the whole condition is sometimes called vascular sclerosis or
angiosclerosis.

Upon the anatomical structure of the arteries depends, as a rule, the
character and extent of the arteriosclerotic lesions. For the clear
comprehension of the process, it is necessary to keep in mind the
essential histological differences between the aorta and the larger and
smaller branches of the arterial tree.

The vascular system is often likened to a central pump, from which
emanates a closed system of tubes, beginning with one large
distributing pipe, which gives rise to a series of tubes, whose number
is constantly increasing at the same time that their caliber is
decreasing in size. From the smallest of these tubes, larger and larger
vessels collect the flowing blood, until, at the pump, two large trunks
of approximately the same area as the one large distributing trunk empty
the blood into the heart, thus completing the circle. This is but a
rough illustration, and, while possibly useful, takes into account none
of the vital forces which are constantly controlling every part of the
distributing system.


General Structure of the Arteries

The aorta and its branches are highly elastic tubes, having a smooth,
glistening inner surface. When the arteries are cut open, they present a
yellowish appearance, due to the large quantity of elastic tissue
contained in the walls. The elasticity is practically perfect, being
both longitudinal and transverse. The essential portion of any blood
vessel is the endothelial tube, composed of flat cells cemented together
by intercellular substance and having no stomata between the cells. This
tube is reinforced in different ways by connective tissue, smooth muscle
fibers, and fibroelastic tissue. Although the gradations from the larger
to the smaller arteries and from these to the capillaries and veins are
almost insensible, yet particular arteries present structural characters
sufficiently marked to admit of histological differentiation.

The whole vascular system, including the heart, has an endothelial
lining, which may constitute a distinct inner coat, the tunica intima,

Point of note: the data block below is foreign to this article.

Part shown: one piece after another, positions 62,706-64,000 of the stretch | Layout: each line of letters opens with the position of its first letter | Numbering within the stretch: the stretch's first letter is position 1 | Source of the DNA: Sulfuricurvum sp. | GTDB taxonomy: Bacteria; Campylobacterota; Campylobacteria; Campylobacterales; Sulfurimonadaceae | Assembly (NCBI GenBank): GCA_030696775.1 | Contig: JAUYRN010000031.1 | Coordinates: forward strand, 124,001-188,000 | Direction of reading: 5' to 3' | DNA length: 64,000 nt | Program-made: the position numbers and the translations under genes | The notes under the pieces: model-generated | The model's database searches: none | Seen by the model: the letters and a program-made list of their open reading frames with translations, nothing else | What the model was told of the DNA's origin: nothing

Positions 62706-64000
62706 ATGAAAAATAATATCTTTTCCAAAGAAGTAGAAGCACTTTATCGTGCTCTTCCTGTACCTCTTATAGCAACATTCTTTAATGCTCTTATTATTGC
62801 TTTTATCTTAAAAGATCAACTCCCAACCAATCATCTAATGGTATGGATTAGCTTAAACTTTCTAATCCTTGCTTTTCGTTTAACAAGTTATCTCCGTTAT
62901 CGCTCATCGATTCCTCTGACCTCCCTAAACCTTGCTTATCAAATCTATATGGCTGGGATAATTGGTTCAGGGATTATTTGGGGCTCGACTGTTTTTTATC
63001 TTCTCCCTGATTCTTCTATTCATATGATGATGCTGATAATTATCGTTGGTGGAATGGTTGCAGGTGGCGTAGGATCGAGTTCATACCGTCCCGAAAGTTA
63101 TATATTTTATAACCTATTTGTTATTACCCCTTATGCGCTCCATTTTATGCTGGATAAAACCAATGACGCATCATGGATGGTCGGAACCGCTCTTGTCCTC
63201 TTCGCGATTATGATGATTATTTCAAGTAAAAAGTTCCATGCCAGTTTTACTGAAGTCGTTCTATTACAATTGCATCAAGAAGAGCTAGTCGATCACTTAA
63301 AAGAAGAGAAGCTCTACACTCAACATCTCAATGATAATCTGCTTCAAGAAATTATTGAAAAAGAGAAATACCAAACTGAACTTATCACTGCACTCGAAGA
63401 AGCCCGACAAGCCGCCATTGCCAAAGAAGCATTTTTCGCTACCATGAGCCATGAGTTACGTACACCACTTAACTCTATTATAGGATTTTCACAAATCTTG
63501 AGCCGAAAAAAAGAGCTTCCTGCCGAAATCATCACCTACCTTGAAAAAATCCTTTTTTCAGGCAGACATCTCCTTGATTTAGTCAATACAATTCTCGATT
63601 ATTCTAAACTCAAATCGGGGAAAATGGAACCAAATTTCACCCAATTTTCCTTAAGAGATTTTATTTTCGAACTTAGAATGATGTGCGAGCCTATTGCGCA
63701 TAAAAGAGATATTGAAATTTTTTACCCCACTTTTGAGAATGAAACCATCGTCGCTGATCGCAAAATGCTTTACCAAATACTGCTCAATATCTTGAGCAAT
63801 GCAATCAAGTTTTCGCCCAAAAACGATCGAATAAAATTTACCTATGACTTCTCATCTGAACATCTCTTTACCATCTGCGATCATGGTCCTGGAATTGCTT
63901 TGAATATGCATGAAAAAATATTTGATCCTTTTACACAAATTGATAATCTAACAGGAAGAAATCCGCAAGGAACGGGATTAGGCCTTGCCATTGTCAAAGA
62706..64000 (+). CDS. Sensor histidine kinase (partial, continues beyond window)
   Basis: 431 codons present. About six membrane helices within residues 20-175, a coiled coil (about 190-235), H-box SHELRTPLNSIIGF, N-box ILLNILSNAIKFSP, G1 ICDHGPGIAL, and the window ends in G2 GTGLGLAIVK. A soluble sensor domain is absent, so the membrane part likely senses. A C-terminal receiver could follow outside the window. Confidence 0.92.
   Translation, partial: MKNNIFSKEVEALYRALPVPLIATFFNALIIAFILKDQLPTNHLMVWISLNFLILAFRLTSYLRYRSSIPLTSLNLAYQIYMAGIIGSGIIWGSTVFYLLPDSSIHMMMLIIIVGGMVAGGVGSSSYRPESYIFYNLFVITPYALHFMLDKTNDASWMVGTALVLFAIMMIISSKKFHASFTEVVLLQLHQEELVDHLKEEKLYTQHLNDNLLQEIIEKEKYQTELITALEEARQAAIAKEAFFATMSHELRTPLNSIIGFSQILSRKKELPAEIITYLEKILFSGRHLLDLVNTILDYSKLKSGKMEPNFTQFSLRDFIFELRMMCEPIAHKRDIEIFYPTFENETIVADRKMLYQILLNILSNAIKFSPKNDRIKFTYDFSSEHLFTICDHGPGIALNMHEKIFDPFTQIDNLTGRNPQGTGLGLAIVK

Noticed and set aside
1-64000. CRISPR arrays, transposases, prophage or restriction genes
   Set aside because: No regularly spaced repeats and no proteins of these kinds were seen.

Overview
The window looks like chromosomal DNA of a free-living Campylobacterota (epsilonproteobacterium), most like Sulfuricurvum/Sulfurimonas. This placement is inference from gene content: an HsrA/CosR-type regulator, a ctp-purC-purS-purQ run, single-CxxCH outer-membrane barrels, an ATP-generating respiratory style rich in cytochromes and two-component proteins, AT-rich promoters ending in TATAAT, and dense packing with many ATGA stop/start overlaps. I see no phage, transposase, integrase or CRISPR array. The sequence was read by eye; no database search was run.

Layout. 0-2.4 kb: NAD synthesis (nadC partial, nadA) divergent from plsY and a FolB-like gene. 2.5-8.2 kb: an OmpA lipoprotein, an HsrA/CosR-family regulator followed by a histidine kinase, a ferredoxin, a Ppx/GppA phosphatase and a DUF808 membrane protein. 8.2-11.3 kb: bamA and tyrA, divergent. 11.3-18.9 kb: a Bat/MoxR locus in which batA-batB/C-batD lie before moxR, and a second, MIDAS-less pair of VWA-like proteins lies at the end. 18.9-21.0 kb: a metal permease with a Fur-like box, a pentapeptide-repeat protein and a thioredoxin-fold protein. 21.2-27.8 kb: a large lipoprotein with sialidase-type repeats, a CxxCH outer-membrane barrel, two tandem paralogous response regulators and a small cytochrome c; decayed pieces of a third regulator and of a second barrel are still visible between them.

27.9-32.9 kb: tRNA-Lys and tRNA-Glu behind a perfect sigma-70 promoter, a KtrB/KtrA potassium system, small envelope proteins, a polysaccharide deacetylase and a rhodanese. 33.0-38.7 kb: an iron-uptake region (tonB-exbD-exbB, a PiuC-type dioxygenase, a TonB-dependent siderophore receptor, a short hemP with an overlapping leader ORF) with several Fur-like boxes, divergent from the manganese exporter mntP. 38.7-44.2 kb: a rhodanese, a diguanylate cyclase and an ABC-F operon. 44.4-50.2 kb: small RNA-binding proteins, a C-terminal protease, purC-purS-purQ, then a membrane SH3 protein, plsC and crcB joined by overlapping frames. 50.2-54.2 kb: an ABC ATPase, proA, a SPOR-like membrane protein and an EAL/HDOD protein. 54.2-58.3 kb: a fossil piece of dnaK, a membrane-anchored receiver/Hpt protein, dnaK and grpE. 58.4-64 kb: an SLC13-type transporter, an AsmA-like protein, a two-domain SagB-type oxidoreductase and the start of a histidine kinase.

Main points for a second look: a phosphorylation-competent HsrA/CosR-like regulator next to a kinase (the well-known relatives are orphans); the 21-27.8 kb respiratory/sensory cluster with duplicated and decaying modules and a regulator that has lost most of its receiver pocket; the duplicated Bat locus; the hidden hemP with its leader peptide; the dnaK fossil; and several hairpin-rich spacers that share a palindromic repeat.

or may be without coverings, as in the case of the capillaries. The
intima (Fig. 1) consists typically of endothelium, reinforced by a
variable amount of fibroelastic tissue, in which the elastic fibers
predominate. The tunica media is composed of intermingled bundles of
elastic tissue, smooth muscle fibers, and some fibrous tissue. The
adventitia or outer coat is exceedingly tough. It is usually thinner
than the media, and is composed of fibroelastic tissue. This division
into three coats is, however, somewhat arbitrary, as in the larger
arteries particularly it is difficult to discover any distinct
separation into layers.

[Illustration: Fig. 1. - Cross section of a large artery showing the
division into the three coats; intima, media, adventitia. The intima is
a thin line composed of endothelial cells. The wavy elastic lamina is
well seen. The thick middle coat is composed of muscle fibers and
fibroelastic tissue. The loose tissue on the outer (lower portion of
cut) side of the media is the adventitia. (Microphotograph, highly
magnified.)]

The muscular layer varies from single scattered cells, in the
arterioles, to bands of fibers making up the body of the vessel in the
medium-sized arteries and veins.

There is elastic tissue in all but the smallest arteries, and it is also
found in some veins. It varies in amount from a loose network to dense
membranes. In the intima of the larger arteries the elastic tissue
occurs as sheets, which under the microscope appear perforated and
pitted, the so-called fenestrated membrane of Henle.

The nutrient vessels of the arteries and veins, the vasa vasorum, are
present in all the vessels except those less than one millimeter in
diameter. The vasa vasorum course in the external coat and send
capillaries into the media, supplying the outer portion of the coat and
the externa with nutritive material. The nutrition of the intima and


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Online LibraryLouis Marshall WarfieldArteriosclerosis and hypertension : with chapters on blood pressure → online text (page 1 of 18)